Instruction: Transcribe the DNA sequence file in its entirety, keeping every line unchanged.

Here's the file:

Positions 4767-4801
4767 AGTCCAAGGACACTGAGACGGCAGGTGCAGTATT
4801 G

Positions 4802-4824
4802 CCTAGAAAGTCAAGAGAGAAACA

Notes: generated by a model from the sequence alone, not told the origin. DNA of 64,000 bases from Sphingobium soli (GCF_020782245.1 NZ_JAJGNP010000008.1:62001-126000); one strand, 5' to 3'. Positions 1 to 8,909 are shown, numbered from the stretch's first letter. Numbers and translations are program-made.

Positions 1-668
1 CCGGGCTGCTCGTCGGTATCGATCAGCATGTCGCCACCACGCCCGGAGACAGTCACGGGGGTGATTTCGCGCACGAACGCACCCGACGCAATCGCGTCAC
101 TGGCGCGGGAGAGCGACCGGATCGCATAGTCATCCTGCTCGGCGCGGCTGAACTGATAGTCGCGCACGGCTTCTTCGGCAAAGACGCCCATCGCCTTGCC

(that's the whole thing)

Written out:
Positions 4767-4801
4767 AGTCCAAGGACACTGAGACGGCAGGTGCAGTATT
4801 G

Positions 4802-4824
4802 CCTAGAAAGTCAAGAGAGAAACA

Notes: generated by a model from the sequence alone, not told the origin. DNA of 64,000 bases from Sphingobium soli (GCF_020782245.1 NZ_JAJGNP010000008.1:62001-126000); one strand, 5' to 3'. Positions 1 to 8,909 are shown, numbered from the stretch's first letter. Numbers and translations are program-made.

Positions 1-668
1 CCGGGCTGCTCGTCGGTATCGATCAGCATGTCGCCACCACGCCCGGAGACAGTCACGGGGGTGATTTCGCGCACGAACGCACCCGACGCAATCGCGTCAC
101 TGGCGCGGGAGAGCGACCGGATCGCATAGTCATCCTGCTCGGCGCGGCTGAACTGATAGTCGCGCACGGCTTCTTCGGCAAAGACGCCCATCGCCTTGCC